Kentucky Derby 2012 Future Bets

by Horstradamus

posted on December 27, 2011 in Free Picks and Tips, Handicapping, Horse Racing, Kentucky Derby, News, | 3 Comments >>

While most people don’t consider December to be the best month for betting on Kentucky Derby prospects that hasn’t stopped several of the biggest sports books in Vegas from offering odds on hundreds of horses who may or may not be the next Secretariat.

The Wynn Race & Sports Book kicked off the fun by opening their 2012 Kentucky Derby future book in September. The vast majority of horses are going off at astronomical odds between 200/1 and 500/1, but a select few have taken plenty of early money – especially if they put in a strong perforce at the Breeders’ Cup.

The two obvious leaders and fan favorites are Union Rags who opened up at 60/1 and now stands at 10/1 and Hansen who started at 250/1 and has been bet down to 18/1. Hansen’s break out performance by winning the BC Juvenile on his first start on a dirt surface proved that he can be a real contender as a 3-year-old. Union Rags went off as the favorite and ran a great race but had to deal with a lot of lost ground and a terrible trip.2012 Kentucky Derby Logo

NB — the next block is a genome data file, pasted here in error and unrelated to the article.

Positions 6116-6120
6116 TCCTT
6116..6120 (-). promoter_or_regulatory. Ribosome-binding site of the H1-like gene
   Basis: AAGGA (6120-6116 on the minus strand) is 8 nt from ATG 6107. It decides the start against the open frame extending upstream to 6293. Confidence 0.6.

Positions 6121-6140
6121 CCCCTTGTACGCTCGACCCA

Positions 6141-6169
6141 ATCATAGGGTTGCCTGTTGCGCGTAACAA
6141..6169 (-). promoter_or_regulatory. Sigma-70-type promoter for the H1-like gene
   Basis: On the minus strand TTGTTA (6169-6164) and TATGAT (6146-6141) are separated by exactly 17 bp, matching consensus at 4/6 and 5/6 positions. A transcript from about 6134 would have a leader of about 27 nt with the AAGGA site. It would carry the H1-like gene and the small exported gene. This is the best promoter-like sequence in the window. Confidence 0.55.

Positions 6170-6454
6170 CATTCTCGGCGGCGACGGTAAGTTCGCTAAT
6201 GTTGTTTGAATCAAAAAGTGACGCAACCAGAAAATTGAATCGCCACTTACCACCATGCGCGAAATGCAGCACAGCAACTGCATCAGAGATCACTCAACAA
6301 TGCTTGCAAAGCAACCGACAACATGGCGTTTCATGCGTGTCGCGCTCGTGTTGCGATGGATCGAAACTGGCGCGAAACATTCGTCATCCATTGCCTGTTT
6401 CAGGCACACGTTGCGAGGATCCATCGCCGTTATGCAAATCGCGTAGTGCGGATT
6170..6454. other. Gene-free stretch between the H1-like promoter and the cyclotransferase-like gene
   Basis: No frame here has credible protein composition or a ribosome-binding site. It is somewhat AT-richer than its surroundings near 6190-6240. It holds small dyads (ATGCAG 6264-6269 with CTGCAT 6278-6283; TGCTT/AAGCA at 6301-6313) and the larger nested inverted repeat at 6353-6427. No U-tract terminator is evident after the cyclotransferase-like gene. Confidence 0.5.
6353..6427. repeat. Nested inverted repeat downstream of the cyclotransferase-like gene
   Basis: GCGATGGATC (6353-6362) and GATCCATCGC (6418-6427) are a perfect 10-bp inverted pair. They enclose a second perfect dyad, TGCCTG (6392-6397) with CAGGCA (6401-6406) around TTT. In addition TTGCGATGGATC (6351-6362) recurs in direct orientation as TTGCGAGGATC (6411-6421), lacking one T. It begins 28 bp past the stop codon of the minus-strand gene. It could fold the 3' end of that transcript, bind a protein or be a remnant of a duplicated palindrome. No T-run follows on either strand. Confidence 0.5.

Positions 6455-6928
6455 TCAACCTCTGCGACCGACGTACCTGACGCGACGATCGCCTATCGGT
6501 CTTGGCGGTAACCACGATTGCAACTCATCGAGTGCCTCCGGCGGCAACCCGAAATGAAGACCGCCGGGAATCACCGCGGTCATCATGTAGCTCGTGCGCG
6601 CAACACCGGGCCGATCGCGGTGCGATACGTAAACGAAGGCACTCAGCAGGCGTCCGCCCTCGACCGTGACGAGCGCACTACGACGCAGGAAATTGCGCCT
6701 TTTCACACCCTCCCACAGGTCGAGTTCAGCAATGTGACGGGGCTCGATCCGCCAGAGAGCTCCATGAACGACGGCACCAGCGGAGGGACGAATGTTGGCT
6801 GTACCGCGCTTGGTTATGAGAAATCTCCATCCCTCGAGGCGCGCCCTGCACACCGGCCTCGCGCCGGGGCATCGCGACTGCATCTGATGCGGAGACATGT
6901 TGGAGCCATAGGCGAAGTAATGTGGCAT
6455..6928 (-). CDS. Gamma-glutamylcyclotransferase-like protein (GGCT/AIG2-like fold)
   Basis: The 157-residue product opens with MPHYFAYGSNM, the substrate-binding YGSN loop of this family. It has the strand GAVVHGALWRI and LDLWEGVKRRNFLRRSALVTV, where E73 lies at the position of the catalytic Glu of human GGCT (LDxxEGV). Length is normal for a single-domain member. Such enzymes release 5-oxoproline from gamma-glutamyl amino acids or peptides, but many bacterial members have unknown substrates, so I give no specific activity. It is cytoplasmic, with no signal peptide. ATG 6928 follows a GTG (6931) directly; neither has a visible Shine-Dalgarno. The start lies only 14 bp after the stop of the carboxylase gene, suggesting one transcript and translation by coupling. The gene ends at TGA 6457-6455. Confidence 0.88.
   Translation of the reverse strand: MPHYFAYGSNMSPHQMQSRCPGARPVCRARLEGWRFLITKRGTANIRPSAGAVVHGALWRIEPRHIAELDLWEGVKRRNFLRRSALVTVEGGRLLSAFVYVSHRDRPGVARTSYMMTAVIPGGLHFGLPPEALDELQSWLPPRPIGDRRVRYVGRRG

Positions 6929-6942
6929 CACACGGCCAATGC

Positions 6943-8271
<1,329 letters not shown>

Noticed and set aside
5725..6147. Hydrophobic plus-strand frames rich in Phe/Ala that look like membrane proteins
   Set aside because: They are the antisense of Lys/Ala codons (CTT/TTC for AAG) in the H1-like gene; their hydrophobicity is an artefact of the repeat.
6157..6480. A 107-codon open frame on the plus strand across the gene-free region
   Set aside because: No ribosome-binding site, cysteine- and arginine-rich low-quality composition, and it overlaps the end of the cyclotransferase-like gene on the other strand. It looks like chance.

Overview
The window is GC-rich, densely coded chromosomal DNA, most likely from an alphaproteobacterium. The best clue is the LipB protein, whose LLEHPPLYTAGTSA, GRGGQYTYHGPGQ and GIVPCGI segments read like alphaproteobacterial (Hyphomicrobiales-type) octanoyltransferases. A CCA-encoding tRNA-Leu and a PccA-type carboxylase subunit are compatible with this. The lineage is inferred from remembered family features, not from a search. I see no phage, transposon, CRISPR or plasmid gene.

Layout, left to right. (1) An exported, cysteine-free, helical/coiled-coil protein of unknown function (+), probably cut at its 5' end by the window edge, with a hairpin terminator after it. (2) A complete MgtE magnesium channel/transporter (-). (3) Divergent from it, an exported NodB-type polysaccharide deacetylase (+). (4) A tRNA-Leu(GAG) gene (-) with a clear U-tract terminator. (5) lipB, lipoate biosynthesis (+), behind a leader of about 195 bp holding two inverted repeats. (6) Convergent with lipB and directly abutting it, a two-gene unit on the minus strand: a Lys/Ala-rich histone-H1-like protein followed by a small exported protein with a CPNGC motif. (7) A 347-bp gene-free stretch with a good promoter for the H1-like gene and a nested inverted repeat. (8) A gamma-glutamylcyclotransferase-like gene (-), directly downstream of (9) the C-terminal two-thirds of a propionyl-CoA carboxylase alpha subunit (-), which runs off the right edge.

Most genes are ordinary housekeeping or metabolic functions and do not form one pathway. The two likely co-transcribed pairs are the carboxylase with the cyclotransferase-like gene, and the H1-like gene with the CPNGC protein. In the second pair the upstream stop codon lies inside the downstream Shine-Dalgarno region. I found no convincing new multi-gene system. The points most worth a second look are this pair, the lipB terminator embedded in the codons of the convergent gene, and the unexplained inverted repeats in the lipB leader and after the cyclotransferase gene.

The mid priced contenders are other winners such as Algorithms, Alpha, Consortium, Dullahan, Ever So Lucky, Liaison, and O’Prado Again with odds ranging from 20/1 to 40/1. Of this group Liaison looks to be on the most solid ground going forward. His win in the Grade 1 Cash Call Futurity gave him his 3rd consecutive overall win and second straight route win going 1 1/16 miles. Liaison is trained by Bob Baffert, the king of Synthetic to Dirt conversions and looks like he’ll be the one to beat wherever he shows up next.